Big bones, a big pot and another extension for Trench J
Dig Diary – Day Eight
Wednesday, July 7, 2021
Extending a trench is no small matter.
It’s really only justified if you have a pressing question which needs answering, and this morning in Trench J, supervisor Paul had every justification to extend to the south-west.
This is his second trench extension of the excavation season. Last week he and the team uncovered a small area in the same direction in hopes of finding the outer wall face of Structure Five, the dominant building in Trench J and one of the oldest Neolithic structures on site.
That extension failed to find the outer face and raised further questions about the meaning of various features and wall lines in the vicinity.
This week, Paul has been pondering the significance of what appeared to be a kink in the line of the inner part of the Structure Five wall, suggesting that further small extension was needed. And so, the arduous task of de-turfing a further extension began this morning.
De-turfing is not fun.
A spade has to cut neat lines in the turf outlining the area to be removed and the turf has then to be peeled back and removed.
If the weather has been dry, as ours has been essentially for the last ten days, the turf and topsoil are hard and the Orkney grass has enthusiastically burrowed its roots deep into the ground in search of moisture.
On this occasion a mattock (think pickaxe with a spade-like business end) was wielded with enthusiasm, and care, and the topsoil underneath was revealed.
Work is going well, but the material being uncovered looks remarkably like wall, but without any sign yet of an outer face. Maybe another extension is required?
Trench J is causing further excitement today.
Duncan has been cleaning away the last vestiges of a baulk just to the north-east of the building and found himself onto the natural boulder clay (the builders of Structure Five seemed to have stripped the site for its construction right down to a firm natural base).
Once the last layer and trample associated with the use of Structure Five had been removed from the natural boulder clay he noticed two distinct darker areas in the clay.
Closer inspection showed that these spreads of material contained charcoal, probably deriving from a fire.
The extraordinary significance of this is that the fire either pre-dates Structure Five or is associated with its original construction.
If sufficient charcoal can be recovered we have every chance securing an exact radiocarbon date for it, and also knowing for the first time the potential age for the construction horizon of one of our very oldest buildings.
Paul topped-off a very busy day by giving a tour of Trench J for the diggers, an event which is particularly interesting for those working in other trenches as it enhances their understanding of the site as a whole.
In Structure Twelve, Sigurd continued working on the collapsed drain at the northern end of the building.
There, he has recovered some very large pieces of bone which, unusually for a fairly acidic site like the Ness, are in very good condition.
Our on-site animal bone expert, Cecily, has examined the bones which, she says, are from two different animals.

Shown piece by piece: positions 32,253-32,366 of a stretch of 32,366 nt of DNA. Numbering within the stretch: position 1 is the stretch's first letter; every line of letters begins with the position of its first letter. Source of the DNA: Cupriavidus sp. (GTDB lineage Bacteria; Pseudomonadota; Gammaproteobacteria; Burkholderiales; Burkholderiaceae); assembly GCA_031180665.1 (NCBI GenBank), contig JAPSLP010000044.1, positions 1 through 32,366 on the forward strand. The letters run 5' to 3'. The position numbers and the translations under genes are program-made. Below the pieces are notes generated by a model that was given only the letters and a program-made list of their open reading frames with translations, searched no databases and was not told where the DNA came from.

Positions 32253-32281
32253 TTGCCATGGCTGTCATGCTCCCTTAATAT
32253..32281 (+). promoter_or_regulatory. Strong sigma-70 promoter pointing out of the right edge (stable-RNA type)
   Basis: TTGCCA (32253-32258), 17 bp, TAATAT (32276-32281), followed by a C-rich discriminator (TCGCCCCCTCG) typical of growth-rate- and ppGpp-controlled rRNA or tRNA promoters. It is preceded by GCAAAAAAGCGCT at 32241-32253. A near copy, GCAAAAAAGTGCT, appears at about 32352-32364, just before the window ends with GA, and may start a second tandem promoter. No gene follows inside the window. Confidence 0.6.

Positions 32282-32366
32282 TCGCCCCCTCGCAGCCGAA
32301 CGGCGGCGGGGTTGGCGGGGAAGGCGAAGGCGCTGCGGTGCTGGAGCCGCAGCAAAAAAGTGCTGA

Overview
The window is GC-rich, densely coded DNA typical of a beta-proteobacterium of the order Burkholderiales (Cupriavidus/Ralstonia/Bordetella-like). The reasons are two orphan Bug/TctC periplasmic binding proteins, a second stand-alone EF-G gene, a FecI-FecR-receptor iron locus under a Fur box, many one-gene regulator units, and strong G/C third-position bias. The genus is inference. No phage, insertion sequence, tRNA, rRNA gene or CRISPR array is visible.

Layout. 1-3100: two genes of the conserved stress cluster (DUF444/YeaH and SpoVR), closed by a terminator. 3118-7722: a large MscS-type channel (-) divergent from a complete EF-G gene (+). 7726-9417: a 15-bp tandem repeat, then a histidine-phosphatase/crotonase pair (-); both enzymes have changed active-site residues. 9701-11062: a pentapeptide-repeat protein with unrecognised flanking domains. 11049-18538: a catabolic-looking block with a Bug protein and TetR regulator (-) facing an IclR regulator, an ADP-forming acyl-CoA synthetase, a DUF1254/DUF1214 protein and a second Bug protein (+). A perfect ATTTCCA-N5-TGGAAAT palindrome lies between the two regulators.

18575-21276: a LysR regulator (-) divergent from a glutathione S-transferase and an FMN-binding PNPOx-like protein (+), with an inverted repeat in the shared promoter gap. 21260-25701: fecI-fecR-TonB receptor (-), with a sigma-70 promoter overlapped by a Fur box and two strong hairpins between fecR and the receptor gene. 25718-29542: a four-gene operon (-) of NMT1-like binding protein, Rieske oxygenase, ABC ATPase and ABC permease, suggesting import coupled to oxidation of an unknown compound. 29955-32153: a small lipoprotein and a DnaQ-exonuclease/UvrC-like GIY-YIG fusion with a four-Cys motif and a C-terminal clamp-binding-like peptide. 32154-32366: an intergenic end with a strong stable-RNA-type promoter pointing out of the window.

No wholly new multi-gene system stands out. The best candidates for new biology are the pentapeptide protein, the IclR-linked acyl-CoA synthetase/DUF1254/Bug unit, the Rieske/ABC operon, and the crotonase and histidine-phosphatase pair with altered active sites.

One is from a younger cow but the others, comprising elements of leg bone, are from a very big beast indeed.
The bones were covered by a large, flat stone, which may have sheltered the bone from acidic conditions, thus preserving it in such good condition.
At least two more bones are visible in the underlying layers, but these will remain in situ until the extent of the collapse has been confirmed.
A short distance to the north-east of the animal remains, at the edge of the collapsed drain, Sigurd also uncovered several sherds from the base of a very large Grooved Ware vessel.
Residue adhering to the interior of the base shows that it was almost certainly used for preparing food, but the potential dimensions of the pot suggest that it would have produced prodigious quantities of sustenance for the folk of the Ness.
Remaining in Structure Twelve, Kevin and Jenna are cleaning the area to the south of the northern hearth and are now ready for the all-important sampling.
Meanwhile, in the north-west recess, Clare has continued excavating and planning an area of robbed-out orthostats, while Chris and Sue working down through the trench extension to the north-west corner, near Structure Twelve’s blocked entrance.
This will hopefully show more evidence of the original walls and reveal further details of the enigmatic Structure Twenty-Eight, which lies underneath Structure Twelve, although on a different orientation, and which is a masterpiece of both stonework and construction. (For further details see our new book, The Ness of Brodgar: As It Stands, page 62).
In Structure Ten, the necessary planning of the interior has now finished and Sinead and her team are removing some of the last vestiges of the Phase Two of the building. They have also re-established the grid system ready for both further excavation and intensive sampling.
We have also been looking again at the small piece of polished haematite found in Trench J yesterday.
This mineral, which can be used to decorate other material with a rich red colour, is not found anywhere near the Ness but must have been brought from one of the few Orkney beaches where it can be located. The new haematite fragment is a lovely little thing, with clear facets illustrating how it would have been used.
Lastly, but by no means least, we were delighted to welcome back to the Ness Ole Thoenies, the specialist in on-site photography.
Many of you may be aware of Ole’s brilliant work with archaeological small finds and he will be turning his attention to our small finds collection for the rest of the dig.
We will have more to tell you tomorrow. See you then…